When your backyard is practically a forest


AKRON, Ohio — Cars whiz by on a busy street that’s maybe 75 feet from Evie Martindale’s house. Yet Martindale’s backyard has the feel of being deep in the woods, not in a city neighborhood.

Martindale’s property in West Akron, Ohio, abounds with trees — probably 100, she guesses, representing 22 kinds. Some tower over her one-story house. Some grow in low clusters. Some intertwine their branches in a joyful tangle.

She can identify them all — hawthorn and mulberry, white cherry and smoke tree, pin oak and magnolia and Morheim spruce. The only exception is a tree with rounded leaves she discovered just this year, growing in an untamed section of the side yard. Already it is twice as tall as she, and then some.

“John and I were tree happy,” she said of her late husband, who died last year. “We had to keep planting trees, because we loved them.”

When the Martindales bought their house about 40 years ago, the property already had some mature trees, she said. But the couple just kept planting more.

There were the English field maples with their clustered leaflets the size of quarters, dug up from the land where the subdivision was built.

There was the weeping beech that has stretched to some 40 feet tall, with graceful limbs that arch over a trampled path and curl upward just above the ground.

There were the Japanese maples she and her husband planted in a friendly competition. “He said mine wouldn’t grow. I won. They both grew,” she recalled with a smile.

She appreciates them all, even the tree of heaven growing near the street. She knows she should cut down the scrappy invader, which has a reputation for growing in even the most inhospitable places. But she leaves it, because it helps hide her view of the street and buffer the noise.

Martindale said her love for trees and gardening came from her parents and suits her artistic side, which she expresses in painting as well as in plants. She shared her passion for growing things with her husband, a former Goodrich chemist who at one time served as president of the Men’s Garden Club of Akron, now Gardeners of Greater Akron. Their house and property were featured a few times on garden tours.

The house is nestled among mature trees. A white dogwood that’s around 40 feet tall shades the patio. A Queen Anne cherry stretches so high that she can’t even see the fruit on it, but the birds that frequent it tell her the cherries are there.

In front of the house is an elm tree that sprouted by surprise about 20 years ago, probably from a seed deposited by a bird. Despite the odds, it has managed to escape the ravages of Dutch elm disease.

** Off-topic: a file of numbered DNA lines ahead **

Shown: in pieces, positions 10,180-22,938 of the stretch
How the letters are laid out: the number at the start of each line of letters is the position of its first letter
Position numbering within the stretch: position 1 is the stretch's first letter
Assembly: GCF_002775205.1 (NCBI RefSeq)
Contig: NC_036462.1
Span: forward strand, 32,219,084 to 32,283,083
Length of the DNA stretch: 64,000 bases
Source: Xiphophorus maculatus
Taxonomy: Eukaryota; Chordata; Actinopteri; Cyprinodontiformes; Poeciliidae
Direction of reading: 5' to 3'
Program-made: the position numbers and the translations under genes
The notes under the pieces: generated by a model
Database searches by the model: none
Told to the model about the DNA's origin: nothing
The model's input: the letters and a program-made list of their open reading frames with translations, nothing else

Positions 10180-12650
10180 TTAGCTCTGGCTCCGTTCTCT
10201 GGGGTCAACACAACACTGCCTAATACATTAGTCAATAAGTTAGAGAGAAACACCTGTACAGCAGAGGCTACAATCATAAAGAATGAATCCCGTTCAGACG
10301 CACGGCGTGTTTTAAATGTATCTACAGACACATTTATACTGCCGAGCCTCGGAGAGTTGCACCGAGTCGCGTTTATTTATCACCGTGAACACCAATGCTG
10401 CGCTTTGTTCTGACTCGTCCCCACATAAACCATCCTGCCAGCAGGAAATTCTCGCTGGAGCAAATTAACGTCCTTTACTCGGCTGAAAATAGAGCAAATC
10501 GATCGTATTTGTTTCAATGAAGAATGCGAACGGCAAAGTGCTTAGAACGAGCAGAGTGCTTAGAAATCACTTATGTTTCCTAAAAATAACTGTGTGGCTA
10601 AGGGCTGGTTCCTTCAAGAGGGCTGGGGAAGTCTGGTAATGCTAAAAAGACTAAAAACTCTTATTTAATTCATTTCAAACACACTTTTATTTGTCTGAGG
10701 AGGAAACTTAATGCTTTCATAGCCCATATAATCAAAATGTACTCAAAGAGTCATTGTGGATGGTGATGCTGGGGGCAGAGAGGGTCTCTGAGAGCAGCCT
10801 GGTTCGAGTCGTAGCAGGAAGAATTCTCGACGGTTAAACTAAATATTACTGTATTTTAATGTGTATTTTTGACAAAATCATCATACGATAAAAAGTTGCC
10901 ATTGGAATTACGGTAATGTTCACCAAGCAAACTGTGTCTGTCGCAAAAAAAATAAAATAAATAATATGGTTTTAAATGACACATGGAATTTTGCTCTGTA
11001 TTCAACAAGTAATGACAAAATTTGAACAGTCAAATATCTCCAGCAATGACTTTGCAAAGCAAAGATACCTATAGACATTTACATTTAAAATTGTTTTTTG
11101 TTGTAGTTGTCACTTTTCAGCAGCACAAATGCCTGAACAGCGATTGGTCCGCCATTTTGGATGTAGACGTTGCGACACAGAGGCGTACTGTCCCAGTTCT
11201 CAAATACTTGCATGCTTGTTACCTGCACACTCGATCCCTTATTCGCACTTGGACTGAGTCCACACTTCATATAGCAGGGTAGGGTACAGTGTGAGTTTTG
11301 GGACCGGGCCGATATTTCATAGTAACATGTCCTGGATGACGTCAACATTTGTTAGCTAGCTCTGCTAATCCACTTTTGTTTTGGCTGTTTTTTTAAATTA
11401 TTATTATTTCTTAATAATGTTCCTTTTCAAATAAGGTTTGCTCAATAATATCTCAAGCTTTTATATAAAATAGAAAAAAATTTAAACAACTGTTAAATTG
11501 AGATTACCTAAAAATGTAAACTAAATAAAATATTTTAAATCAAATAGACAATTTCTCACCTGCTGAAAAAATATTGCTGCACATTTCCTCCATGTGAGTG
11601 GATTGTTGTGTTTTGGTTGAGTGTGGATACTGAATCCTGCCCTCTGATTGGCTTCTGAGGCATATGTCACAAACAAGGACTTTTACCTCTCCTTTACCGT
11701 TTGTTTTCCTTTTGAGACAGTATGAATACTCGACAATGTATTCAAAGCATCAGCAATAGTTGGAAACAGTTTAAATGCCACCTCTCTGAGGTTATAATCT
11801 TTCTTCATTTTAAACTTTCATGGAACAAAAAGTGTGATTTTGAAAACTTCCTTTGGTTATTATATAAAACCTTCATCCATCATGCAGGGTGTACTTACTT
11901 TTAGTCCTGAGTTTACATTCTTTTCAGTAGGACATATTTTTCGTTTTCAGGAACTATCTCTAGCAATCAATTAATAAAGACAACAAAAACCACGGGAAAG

Some of the trees were brought back from the Martindales’ travels — magnolias from the South, for example, and a beech dug from the West Virginia property that belonged to her daughter-in-law’s father. One of the trees is rare, a Franklinia that was planted before the Martindales bought the house and is struggling now.

A Northern Spy apple tree growing near the potting shed was a point of disagreement for the couple. Her husband wanted to cut it down because it blocked their view of the charming shed with its caramel glass windows, she said, but she couldn’t bring herself to do it. Now she estimates that tree is 60 years old.

Cutting down trees is hard for her. The Martindales removed two big ash trees in the front yard because the area was just too crowded, and “that’s unusual for us,” she said. When a poplar died about 20 years ago, they left a stump about 15 feet tall that still stands.

They had only one tree fall, an oak that missed their house and only dented the next-door neighbor’s gutter, she said.

People tell Martindale she’s lucky not to have suffered any serious damage from falling trees, but she thinks another force is at play. “I have faith,” she said.

Martindale does little to care for her trees, save having them trimmed sometimes. She said the fall leaves are a challenge, but at 90, she pays someone now to remove them.

She figures there’s something about the ground that encourages the trees’ growth, perhaps an underground sandstone layer the catches the water and keeps it in the soil.

Plants grow exuberantly on the property, which at two-thirds of an acre is larger than many city lots. Martindale rejects a precisely manicured look, preferring instead to let some parts of the yard grow in a more natural state.

She knows some of her neighbors prefer a more restrained appearance, but that’s just not her style.

“God has had a hand in here,” she said. “If anyone wants to complain, complain to God. He’s planted most of them.”

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